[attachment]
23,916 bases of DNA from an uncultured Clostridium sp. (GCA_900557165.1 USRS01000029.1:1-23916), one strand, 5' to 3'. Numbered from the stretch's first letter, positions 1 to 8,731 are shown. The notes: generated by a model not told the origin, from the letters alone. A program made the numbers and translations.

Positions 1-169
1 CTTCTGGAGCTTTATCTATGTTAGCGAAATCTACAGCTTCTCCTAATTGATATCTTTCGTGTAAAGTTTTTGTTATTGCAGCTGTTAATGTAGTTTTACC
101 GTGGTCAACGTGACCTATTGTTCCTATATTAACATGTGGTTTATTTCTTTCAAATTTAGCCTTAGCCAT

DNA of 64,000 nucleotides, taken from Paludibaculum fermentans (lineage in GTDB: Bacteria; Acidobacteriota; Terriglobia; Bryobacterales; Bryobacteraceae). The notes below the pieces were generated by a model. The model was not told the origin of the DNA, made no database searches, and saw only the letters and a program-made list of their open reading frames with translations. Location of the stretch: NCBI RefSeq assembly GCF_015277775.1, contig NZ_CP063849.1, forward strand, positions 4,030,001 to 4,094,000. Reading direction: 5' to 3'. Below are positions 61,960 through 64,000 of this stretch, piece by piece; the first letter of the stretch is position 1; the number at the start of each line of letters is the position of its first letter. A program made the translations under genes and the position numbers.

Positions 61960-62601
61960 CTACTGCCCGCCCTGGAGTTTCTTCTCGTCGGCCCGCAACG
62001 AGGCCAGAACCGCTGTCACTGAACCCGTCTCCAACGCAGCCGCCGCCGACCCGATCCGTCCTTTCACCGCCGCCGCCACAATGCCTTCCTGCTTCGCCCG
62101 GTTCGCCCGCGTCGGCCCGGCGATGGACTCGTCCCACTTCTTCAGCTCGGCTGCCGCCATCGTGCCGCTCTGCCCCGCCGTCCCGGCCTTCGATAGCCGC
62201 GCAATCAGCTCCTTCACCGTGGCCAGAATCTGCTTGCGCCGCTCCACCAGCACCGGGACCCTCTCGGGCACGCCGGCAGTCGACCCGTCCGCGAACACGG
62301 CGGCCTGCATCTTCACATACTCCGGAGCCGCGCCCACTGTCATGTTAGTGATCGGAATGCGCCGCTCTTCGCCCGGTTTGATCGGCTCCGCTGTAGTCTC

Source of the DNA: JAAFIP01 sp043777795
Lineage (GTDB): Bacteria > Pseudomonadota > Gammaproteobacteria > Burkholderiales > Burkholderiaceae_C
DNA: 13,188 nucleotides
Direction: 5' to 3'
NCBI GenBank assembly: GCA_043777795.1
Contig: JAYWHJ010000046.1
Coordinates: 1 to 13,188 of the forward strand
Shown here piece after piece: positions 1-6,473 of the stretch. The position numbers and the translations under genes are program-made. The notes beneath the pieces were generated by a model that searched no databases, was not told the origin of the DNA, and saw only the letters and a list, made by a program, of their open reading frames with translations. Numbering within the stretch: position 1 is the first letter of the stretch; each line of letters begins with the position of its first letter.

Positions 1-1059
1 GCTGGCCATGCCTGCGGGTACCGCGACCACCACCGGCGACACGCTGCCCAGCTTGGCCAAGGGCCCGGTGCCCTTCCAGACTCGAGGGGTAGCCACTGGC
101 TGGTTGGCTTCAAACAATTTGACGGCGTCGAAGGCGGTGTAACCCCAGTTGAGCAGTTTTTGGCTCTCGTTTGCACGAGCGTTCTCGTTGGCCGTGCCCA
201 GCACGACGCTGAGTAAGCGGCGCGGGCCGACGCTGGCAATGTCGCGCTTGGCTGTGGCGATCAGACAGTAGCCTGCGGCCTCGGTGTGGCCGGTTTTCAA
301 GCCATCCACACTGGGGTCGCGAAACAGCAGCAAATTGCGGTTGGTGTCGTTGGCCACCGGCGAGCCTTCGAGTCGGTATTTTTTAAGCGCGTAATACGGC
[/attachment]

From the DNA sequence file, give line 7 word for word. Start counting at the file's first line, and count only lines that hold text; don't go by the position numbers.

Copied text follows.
61960 CTACTGCCCGCCCTGGAGTTTCTTCTCGTCGGCCCGCAACG